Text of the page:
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#4 - JRL 7210
Russian parliament approves red star for army emblem

MOSCOW, June 4 (AFP) - The Russian parliament Wednesday approved a bill reinstating the Soviet-era red star as a symbol of the armed forces featuring on its emblem alongside the tsarist-era double-headed eagle. The bill, passed on first reading by 271 votes to 105 with two abstentions, was presented to parliament by President Vladimir Putin last November in support of a proposal by Defence Minister Sergei Ivanov.

Ivanov declared then that the star, adopted by the Bolshevik commissariat for military affairs on April 19, 1918 and worn by Red Army troops throughout World War II, was "sacred for soldiers."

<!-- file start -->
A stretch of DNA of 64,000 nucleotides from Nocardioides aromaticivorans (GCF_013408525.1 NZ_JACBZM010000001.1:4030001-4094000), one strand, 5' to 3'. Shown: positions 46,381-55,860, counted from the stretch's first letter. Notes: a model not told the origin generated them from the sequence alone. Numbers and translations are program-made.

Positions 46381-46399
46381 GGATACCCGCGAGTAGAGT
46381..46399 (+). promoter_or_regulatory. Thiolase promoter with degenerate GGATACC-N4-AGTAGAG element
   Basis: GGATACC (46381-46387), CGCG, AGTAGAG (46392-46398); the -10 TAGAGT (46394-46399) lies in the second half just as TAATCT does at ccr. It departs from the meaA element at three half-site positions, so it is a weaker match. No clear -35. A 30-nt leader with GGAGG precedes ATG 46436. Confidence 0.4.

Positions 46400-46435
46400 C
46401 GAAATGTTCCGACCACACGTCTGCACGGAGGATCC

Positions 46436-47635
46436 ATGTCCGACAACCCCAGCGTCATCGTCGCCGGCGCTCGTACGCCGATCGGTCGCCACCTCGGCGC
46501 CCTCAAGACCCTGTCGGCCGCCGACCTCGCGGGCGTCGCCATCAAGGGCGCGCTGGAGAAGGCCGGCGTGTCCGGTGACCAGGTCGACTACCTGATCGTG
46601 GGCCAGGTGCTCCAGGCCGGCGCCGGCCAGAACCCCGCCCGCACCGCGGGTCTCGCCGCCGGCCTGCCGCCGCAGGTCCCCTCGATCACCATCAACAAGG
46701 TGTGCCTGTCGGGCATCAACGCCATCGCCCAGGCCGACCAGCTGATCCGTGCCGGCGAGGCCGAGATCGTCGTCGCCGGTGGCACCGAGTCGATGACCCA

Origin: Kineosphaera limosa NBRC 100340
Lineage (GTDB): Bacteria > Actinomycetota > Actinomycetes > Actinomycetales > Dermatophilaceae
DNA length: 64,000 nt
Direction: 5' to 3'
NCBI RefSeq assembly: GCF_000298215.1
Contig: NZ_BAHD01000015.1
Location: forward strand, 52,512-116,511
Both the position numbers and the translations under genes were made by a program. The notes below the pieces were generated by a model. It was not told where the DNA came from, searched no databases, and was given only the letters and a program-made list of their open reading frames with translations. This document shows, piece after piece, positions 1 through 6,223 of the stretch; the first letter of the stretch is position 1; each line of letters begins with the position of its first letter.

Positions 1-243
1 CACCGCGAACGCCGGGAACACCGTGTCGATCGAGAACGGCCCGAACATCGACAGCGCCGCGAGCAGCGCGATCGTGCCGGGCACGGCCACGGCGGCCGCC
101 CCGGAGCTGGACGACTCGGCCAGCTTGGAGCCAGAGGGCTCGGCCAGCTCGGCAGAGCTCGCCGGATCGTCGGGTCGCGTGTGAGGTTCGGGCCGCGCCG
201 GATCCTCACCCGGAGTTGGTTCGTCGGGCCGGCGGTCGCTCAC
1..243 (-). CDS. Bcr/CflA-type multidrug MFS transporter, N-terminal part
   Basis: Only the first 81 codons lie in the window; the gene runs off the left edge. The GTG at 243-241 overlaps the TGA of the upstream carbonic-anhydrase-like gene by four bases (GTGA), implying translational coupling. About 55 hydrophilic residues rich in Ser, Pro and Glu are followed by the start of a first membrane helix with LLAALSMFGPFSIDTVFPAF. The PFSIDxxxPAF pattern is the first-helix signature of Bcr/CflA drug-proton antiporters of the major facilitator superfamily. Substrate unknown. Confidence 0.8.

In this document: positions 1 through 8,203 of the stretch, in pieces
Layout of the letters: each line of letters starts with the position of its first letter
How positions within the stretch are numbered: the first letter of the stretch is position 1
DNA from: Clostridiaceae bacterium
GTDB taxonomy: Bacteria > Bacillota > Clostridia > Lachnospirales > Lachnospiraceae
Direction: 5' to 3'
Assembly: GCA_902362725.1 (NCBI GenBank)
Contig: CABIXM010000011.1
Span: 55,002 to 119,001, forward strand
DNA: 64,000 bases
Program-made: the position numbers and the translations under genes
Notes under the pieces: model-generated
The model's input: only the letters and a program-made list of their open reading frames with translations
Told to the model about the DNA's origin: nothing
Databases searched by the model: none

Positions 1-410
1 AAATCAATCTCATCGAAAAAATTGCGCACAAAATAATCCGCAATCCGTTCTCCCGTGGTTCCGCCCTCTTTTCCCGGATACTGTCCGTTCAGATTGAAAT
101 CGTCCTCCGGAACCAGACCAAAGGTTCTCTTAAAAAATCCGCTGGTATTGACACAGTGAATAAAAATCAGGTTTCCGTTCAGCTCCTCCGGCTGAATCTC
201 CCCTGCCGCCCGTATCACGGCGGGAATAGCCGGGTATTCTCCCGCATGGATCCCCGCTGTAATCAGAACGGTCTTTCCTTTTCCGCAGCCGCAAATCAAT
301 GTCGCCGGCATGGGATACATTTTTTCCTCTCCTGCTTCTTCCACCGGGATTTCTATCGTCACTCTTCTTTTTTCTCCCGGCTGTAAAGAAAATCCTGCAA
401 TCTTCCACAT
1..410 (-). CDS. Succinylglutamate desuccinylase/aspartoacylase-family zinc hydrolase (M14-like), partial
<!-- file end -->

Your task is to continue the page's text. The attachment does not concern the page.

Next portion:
The yellow-bordered red star was the ubiquitous symbol of the Red Army until the fall of the Soviet Union in 1991. The Russian defence ministry's daily publication, however, never dropped the name of Krasnaya Zvezda, or Red Star.

The liberal parties opposed the return of the star, claiming it denoted an attachment to a discredited regime.

In its new design, the armed forces' emblem is to bear the Russian state's sheaf and imperial eagle, with the red star at its four corners.

On the reverse, the two-headed eagle carries a sword and a crown of laurels in its claws.

In 2001, Putin restored the former Soviet anthem with new words written by the same Soviet-era poet who had written the words to the original version.

The star is still widely visible, engraved into the masonry of many buildings and shining from the summit of Russian state power, the tops of the towers around the Kremlin walls.

The bill approving the incorporation of the red star into the army emblem is to be voted on in second reading on Friday.

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